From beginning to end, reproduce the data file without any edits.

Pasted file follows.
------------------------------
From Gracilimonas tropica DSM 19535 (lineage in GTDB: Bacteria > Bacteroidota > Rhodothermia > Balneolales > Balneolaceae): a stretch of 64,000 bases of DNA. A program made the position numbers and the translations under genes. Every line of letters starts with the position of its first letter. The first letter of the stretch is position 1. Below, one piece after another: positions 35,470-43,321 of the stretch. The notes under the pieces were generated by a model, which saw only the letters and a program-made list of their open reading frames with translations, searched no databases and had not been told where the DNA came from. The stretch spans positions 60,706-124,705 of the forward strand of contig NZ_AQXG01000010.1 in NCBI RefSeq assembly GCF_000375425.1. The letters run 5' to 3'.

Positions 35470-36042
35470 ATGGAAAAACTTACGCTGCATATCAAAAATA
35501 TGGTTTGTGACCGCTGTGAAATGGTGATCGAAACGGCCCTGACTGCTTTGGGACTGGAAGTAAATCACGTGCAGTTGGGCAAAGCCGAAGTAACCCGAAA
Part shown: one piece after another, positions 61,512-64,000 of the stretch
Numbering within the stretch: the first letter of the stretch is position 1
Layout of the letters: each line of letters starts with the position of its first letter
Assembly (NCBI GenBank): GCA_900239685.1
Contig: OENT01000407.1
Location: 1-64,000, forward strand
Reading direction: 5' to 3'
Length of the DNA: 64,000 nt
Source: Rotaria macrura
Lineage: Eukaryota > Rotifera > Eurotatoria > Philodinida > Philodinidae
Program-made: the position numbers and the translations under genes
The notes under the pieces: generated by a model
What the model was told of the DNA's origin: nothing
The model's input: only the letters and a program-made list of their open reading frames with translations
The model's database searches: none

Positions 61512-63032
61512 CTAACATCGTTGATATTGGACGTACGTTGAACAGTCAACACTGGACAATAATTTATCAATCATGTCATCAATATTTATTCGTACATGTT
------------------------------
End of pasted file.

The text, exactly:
From Gracilimonas tropica DSM 19535 (lineage in GTDB: Bacteria > Bacteroidota > Rhodothermia > Balneolales > Balneolaceae): a stretch of 64,000 bases of DNA. A program made the position numbers and the translations under genes. Every line of letters starts with the position of its first letter. The first letter of the stretch is position 1. Below, one piece after another: positions 35,470-43,321 of the stretch. The notes under the pieces were generated by a model, which saw only the letters and a program-made list of their open reading frames with translations, searched no databases and had not been told where the DNA came from. The stretch spans positions 60,706-124,705 of the forward strand of contig NZ_AQXG01000010.1 in NCBI RefSeq assembly GCF_000375425.1. The letters run 5' to 3'.

Positions 35470-36042
35470 ATGGAAAAACTTACGCTGCATATCAAAAATA
35501 TGGTTTGTGACCGCTGTGAAATGGTGATCGAAACGGCCCTGACTGCTTTGGGACTGGAAGTAAATCACGTGCAGTTGGGCAAAGCCGAAGTAACCCGAAA
Part shown: one piece after another, positions 61,512-64,000 of the stretch
Numbering within the stretch: the first letter of the stretch is position 1
Layout of the letters: each line of letters starts with the position of its first letter
Assembly (NCBI GenBank): GCA_900239685.1
Contig: OENT01000407.1
Location: 1-64,000, forward strand
Reading direction: 5' to 3'
Length of the DNA: 64,000 nt
Source: Rotaria macrura
Lineage: Eukaryota > Rotifera > Eurotatoria > Philodinida > Philodinidae
Program-made: the position numbers and the translations under genes
The notes under the pieces: generated by a model
What the model was told of the DNA's origin: nothing
The model's input: only the letters and a program-made list of their open reading frames with translations
The model's database searches: none

Positions 61512-63032
61512 CTAACATCGTTGATATTGGACGTACGTTGAACAGTCAACACTGGACAATAATTTATCAATCATGTCATCAATATTTATTCGTACATGTT